Debate on the Central Club and Black History Mural

Katesgrove councillor Sophia James spoke in the ‘Save Reading Central Club Mural/ Do Not Sell The Central Club (A Community Asset) to Commercial Developers’ debate at the Reading Borough Council (RBC) council meeting on Tuesday 17 October.

Continue reading

Advertisements

Council starts to clean and survey ‘black history’ mural

The ‘Black History’ mural

Reading Borough Council (RBC) has contracted conservation experts Arte Conservation to start cleaning the ‘black history’ mural in Mill Lane on the side of the former Central Club. The council say that work will start this week and should last a fortnight, which will allow a detailed photographic survey and assessment of the mural’s condition.

Continue reading

Reading Borough Council involved in ‘obfuscation and deception’ says Aspire chair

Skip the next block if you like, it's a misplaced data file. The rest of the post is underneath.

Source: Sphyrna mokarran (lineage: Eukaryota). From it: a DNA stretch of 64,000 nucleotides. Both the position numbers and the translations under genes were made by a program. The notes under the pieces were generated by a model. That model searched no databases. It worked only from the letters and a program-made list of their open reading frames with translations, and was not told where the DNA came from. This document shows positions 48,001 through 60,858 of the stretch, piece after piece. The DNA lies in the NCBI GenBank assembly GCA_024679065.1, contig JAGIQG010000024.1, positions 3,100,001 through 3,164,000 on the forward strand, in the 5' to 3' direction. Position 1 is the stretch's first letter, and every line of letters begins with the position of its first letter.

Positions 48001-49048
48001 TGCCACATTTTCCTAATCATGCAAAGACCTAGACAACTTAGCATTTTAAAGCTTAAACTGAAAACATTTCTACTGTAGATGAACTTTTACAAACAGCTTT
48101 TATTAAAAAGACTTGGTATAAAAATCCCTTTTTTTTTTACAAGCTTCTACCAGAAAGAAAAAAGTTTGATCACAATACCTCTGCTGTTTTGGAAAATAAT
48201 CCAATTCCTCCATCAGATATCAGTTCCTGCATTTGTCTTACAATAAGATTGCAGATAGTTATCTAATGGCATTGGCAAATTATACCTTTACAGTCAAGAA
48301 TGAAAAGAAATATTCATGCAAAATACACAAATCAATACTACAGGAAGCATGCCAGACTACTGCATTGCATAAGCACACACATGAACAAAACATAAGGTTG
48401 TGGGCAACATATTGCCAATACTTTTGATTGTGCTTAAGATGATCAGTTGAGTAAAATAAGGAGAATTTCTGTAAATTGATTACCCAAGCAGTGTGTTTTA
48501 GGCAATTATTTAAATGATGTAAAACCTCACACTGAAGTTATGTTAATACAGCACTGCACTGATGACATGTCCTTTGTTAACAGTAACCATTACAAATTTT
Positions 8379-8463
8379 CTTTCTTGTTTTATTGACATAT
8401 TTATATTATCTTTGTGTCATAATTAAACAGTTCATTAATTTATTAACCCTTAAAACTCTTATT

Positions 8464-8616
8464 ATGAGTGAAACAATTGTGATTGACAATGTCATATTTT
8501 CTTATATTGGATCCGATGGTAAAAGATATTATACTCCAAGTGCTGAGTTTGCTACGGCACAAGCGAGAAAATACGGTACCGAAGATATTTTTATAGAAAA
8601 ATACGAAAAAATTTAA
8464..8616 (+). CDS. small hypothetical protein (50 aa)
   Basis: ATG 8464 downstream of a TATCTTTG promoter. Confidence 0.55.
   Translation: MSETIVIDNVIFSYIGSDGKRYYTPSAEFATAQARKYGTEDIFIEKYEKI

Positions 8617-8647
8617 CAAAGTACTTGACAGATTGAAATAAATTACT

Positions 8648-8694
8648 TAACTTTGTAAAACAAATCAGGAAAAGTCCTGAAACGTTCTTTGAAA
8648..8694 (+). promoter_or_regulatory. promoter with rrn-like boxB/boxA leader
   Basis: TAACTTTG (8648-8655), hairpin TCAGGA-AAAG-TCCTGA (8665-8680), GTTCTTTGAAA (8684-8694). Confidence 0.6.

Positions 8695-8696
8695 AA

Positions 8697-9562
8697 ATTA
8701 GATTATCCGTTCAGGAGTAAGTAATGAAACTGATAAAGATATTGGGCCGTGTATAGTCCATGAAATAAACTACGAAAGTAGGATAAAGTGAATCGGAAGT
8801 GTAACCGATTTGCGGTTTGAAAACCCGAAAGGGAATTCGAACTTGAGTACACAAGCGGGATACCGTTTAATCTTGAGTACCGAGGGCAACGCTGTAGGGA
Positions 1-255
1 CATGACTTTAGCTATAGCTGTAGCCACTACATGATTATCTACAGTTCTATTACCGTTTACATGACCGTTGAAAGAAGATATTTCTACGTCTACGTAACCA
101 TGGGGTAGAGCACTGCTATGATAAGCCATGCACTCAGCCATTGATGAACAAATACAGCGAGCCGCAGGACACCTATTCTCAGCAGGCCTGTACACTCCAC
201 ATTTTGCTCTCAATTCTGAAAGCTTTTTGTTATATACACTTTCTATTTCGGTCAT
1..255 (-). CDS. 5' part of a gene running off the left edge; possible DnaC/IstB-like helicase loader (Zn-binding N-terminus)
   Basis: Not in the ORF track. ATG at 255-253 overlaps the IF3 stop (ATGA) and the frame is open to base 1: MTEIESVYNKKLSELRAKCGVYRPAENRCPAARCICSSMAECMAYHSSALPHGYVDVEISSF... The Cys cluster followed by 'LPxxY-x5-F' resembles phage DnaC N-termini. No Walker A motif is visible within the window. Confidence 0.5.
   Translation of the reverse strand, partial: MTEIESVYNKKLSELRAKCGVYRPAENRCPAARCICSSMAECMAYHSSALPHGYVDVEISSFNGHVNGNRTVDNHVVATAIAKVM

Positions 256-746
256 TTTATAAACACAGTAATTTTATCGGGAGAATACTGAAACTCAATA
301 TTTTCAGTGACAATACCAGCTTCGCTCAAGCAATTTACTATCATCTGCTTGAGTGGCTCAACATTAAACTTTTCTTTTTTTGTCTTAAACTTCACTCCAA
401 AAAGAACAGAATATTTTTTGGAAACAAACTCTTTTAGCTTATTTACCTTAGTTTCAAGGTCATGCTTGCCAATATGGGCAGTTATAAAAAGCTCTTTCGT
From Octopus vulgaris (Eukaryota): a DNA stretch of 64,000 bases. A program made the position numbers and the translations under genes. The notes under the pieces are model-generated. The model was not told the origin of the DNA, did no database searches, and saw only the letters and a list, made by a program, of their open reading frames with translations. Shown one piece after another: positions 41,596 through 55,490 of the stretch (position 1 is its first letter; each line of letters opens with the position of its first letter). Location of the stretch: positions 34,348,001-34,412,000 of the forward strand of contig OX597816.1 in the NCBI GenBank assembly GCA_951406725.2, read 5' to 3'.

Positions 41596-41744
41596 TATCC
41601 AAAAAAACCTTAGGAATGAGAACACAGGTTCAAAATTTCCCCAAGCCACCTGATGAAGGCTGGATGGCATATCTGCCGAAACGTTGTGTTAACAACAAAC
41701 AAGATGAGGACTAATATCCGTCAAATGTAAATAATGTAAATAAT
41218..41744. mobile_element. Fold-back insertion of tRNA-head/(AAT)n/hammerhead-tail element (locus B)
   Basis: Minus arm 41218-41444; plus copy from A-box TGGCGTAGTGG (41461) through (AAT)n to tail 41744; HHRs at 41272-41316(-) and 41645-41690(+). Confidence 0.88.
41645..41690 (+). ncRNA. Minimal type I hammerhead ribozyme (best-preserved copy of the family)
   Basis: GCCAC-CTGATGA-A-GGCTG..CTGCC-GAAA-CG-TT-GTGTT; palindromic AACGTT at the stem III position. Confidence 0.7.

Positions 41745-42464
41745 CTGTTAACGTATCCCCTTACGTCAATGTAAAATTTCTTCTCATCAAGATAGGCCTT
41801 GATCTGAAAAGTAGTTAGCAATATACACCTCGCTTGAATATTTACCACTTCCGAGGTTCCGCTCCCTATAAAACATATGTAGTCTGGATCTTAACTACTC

Keith Kerr, Aspire CIC chair

The dispute between Reading’s Afro-Caribbean communities and Reading Borough Council (RBC) over a bid to acquire the old Central Club on London Street and its ‘black history’ mural led to a public demonstration through the town centre on 25 September. Keith Kerr, the chair of the legal entity set up to manage the bid on behalf of Reading’s Afro-Caribbeans, the Aspire Community Interest Company (CIC), talked to the Whitley Pump about what he intended for the site, how much he was willing to pay for it and how he feels the bid has been mistreated by RBC.

Continue reading

The Historic Katesgrove Industries Tour

Reading, from the South Hill 1882. reproduced from Illustrated London News.

The Historic Katesgrove Industries tour was available for the first time on 8 September 2017 during the Heritage Open Days weekend. The two hour walk started at the foot of London Street outside Reading International Solidarity Centre (RISC) and, after a loop around Katesgrove, ended outside Great Expectations, next door to RISC.

Continue reading

Reading’s Caribbean groups ‘demand their birthright’ with the Central Club

The ‘Black History’ mural

Reading’s Caribbean Associations Group (CAG) vowed to fight Reading Borough Council (RBC) at a packed meeting at RISC on Friday 4 August. The Aspire Community Interest Company (CIC), founded by CAG, had bid for London Street’s Central Club and its famous ‘Black History’ mural, but the council had decided to put the site on the open market instead.

Continue reading